London is filled with tourists in August and September. Museums, galleries and cafés are filled with their chatter. Outside the Tate Modern, on the banks of the Thames, locals and tourists are lining up to see Japanese artist Yayoi Kusama’s exhibition.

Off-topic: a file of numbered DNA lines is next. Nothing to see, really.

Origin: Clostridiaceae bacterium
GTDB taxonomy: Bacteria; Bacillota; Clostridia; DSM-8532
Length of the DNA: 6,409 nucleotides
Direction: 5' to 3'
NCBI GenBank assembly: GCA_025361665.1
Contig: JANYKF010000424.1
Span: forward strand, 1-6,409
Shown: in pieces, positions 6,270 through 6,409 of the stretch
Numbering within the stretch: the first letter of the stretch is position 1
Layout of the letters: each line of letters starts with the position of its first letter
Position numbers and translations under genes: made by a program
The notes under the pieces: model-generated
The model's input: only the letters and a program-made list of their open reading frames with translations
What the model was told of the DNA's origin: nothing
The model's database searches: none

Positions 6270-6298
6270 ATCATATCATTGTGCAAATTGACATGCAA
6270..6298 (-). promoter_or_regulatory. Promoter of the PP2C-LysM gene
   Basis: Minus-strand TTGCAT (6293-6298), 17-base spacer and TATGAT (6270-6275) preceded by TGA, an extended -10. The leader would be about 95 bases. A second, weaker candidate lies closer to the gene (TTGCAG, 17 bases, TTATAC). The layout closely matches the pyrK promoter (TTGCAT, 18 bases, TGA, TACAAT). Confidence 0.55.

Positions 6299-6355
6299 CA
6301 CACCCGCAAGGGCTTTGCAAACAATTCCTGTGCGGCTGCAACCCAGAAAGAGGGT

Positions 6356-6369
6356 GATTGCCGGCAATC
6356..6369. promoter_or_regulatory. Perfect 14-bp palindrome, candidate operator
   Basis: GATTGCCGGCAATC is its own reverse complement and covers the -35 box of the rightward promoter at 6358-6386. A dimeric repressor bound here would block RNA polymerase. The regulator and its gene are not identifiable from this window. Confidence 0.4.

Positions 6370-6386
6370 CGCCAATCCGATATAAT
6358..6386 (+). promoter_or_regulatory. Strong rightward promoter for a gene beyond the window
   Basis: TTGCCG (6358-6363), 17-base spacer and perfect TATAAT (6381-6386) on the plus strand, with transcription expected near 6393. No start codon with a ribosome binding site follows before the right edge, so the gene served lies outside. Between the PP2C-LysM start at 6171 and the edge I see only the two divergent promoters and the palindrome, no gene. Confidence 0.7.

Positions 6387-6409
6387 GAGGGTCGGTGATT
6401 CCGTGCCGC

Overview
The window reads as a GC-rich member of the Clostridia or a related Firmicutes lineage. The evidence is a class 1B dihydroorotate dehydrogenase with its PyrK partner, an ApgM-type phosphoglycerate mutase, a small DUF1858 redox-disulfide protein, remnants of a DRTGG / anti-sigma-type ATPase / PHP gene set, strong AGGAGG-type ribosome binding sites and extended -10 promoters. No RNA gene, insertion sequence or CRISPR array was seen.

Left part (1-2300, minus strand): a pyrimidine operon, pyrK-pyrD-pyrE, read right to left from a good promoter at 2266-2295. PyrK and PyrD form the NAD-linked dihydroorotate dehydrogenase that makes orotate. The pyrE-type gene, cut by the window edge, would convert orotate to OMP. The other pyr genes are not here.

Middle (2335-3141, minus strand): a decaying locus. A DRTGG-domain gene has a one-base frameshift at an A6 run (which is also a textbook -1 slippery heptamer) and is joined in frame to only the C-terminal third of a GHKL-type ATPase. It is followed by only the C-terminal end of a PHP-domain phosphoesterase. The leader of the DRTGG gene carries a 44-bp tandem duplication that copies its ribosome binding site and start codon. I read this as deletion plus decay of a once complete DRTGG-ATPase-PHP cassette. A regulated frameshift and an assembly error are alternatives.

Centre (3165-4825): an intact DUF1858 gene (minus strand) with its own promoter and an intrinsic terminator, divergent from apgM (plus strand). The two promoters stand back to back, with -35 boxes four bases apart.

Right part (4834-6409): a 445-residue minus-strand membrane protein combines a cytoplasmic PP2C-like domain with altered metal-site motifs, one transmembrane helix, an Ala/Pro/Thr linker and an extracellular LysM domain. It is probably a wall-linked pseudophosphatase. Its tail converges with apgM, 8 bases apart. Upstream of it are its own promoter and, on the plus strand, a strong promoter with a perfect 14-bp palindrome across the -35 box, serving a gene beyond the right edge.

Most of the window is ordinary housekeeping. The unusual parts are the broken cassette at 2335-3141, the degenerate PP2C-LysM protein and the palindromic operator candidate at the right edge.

Kusama’s work is easy to enjoy because it is accessible and free from the afflictions of elite art. Even if you aren’t a fan of contemporary art, you are likely to be familiar with the diminutive Japanese artist’s signature polka dots and pumpkins, the leitmotif of most of her paintings, sculptures, performances and installations. The dots have followed Kusama from the time she was a little girl and began experiencing hallucinations. Today, at 93, the artist lives in a psychiatric hospital in Tokyo, her home for 45 years, and says the treatment and care at the facility have helped her to focus exclusively on her art.